Usage-based insurance (UBI) is considered the next best thing and the end of traditional car insurance. By tracking vehicle telematics data, such as speed, breaking, acceleration, the usage-based insurance better aligns with individual drivers’ risk levers. Telematics is what’s shifting the insurers’ discriminating models from socio-economic and non-driving factors towards precise claim risk factors.
Data about driving style, speed, driving time, etc., are collected using factory-installed or plug-in OBD-II port GPS tracking devices and smartphone applications. The critical part of risk identification is calculating the correlation between certain telematics data and vehicle crash statistics on a large scale.
Mireo SpaceTime Analytics
However, from the technological aspect, car data is extremely hard to handle at a scale. The time and geographical skewness of car data make it practically impossible to derive any data from it using conventional database solutions. As a technological enabler, Mireo, with its unique SpaceTime Analytics Platform, bypasses the gap between the telematics data and the insurers by offering a comprehensive analytical set of Big Data analytics tools.
Mireo’s SpaceTime Analytics Platform fuses the car data with the underlying digital map data, thus enhancing the car data to provide higher-order analytics, such as the hours spent driving on highways, within the cities, or above the posted speed limits. The unprecedented analytics speed enables actuaries to perform myriads of experiments to determine which country-specific parameters affect the crash probability and to what extent.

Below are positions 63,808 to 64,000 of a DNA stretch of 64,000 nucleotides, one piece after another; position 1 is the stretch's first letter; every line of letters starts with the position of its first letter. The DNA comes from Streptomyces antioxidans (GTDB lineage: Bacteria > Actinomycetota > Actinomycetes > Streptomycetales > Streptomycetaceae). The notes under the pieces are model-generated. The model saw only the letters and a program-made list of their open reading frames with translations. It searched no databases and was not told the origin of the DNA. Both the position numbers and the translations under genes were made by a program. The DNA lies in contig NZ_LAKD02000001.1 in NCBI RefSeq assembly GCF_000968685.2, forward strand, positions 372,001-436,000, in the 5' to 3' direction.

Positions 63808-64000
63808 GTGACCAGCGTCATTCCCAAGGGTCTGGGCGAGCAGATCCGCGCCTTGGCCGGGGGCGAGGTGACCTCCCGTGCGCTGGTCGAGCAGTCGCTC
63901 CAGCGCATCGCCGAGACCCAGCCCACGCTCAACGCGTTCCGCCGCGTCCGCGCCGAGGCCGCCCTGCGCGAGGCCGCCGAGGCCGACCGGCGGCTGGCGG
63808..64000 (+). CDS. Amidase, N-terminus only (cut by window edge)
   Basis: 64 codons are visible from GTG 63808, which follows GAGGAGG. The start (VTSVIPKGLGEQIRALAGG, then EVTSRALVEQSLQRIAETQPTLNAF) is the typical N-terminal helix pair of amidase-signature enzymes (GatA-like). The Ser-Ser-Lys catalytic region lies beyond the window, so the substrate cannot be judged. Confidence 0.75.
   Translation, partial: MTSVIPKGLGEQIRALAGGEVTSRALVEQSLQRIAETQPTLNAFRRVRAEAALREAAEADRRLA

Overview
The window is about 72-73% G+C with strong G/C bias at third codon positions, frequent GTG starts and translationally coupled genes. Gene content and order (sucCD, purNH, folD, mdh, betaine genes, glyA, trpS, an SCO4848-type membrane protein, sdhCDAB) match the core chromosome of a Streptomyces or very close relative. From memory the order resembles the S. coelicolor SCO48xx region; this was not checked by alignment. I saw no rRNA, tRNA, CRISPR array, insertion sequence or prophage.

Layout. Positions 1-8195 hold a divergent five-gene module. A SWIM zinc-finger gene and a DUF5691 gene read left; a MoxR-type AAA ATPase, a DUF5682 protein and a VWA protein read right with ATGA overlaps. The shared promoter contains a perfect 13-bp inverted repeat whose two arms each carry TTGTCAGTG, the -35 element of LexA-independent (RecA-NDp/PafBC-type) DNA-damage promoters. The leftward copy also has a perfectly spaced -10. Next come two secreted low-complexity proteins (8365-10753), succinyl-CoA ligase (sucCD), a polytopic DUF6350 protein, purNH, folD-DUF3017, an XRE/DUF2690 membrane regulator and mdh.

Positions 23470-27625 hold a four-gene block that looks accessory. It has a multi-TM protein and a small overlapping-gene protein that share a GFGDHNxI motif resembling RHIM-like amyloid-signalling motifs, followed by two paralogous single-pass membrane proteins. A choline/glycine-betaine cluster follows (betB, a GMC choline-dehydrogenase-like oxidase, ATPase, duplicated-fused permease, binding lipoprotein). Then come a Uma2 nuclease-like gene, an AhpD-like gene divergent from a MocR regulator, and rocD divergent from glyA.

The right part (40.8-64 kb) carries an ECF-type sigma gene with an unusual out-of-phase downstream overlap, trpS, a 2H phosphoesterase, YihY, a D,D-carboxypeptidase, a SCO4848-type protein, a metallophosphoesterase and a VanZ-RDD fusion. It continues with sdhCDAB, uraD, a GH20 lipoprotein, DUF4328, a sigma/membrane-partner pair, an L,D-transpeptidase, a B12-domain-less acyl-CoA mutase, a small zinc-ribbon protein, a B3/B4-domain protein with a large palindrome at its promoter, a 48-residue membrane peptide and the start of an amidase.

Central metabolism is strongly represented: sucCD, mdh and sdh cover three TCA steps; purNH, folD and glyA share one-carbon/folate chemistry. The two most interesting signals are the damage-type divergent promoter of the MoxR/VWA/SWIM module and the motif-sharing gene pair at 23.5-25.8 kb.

Mireo tested SpaceTime Analytics by examining trips from more than 500.000 Italian cars and their official crash report records to find how driving patterns affect risk probability. We ran a series of correlation tests and found both, some expected and some indeed fascinating results.
- Italians driving between 23:00 and 04:00 have double the probability of having a crash.
- Moreover, Italians spending more than 50 hours monthly on the roads are twice as likely to crash than regular commuters who spend 20 or fewer hours monthly on the road.
- Frequent speeding, contrary to common perception, does not increase the auto insurance claim risk probability that much. You have to be a frantic driver to increase the risk of collision with speeding significantly.
If you've found these analyses inspiring and would like to see the similar numerous, on-the-fly calculated analytics running live on more than 200.000 vehicles, check out our free SpaceTime online demo.
As insurers increasingly adopt telematics to offer accurately priced car insurance data protection and privacy are the burning questions. The Consumer Federation of America (CFA) considers usage-based insurance as a tool for eliminating the non-driving and discriminative factors in insurance premiums pricing. However, to avoid creating new forms of discrimination in auto insurance, the CFA advises state regulators to adopt certain consumer protections. Those include data usage consent, prohibition of data reselling, mandating insurers demonstrate the actuarial basis for the collected data, etc.